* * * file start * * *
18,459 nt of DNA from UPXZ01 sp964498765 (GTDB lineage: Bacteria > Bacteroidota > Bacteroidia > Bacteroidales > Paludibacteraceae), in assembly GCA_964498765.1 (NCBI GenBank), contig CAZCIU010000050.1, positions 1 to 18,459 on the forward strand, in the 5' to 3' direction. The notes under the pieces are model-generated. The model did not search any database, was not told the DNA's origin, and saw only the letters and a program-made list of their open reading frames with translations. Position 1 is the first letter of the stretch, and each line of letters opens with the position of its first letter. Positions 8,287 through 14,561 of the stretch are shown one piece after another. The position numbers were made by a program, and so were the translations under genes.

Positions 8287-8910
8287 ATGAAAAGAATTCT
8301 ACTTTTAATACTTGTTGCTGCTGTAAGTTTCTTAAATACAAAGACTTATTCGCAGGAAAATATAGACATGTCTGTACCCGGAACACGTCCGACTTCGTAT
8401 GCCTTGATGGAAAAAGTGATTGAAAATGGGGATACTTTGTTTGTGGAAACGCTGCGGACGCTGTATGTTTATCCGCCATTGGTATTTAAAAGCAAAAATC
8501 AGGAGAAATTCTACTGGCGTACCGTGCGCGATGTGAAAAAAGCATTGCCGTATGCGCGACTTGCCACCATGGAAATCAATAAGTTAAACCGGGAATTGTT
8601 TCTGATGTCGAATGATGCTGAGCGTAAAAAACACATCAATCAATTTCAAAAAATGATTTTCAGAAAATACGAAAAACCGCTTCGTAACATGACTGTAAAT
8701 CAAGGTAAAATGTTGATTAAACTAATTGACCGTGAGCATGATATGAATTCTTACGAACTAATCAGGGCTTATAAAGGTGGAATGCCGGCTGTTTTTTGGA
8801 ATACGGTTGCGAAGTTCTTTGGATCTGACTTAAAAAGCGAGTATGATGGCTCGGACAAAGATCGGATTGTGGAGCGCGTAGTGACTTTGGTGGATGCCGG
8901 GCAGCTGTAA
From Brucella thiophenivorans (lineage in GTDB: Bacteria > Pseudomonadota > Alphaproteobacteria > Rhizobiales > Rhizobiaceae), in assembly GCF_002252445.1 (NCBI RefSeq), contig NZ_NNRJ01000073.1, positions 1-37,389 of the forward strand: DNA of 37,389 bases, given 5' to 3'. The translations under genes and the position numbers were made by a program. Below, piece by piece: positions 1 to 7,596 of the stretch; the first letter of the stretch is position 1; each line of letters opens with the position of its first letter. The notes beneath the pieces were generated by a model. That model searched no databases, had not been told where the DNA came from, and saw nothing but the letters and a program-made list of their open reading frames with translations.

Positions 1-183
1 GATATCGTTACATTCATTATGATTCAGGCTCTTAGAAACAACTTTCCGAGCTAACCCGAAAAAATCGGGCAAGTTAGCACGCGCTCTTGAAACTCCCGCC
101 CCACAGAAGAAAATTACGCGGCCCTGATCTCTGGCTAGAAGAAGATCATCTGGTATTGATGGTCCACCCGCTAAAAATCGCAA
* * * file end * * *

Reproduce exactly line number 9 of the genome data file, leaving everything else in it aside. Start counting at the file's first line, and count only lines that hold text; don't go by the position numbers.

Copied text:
8801 ATACGGTTGCGAAGTTCTTTGGATCTGACTTAAAAAGCGAGTATGATGGCTCGGACAAAGATCGGATTGTGGAGCGCGTAGTGACTTTGGTGGATGCCGG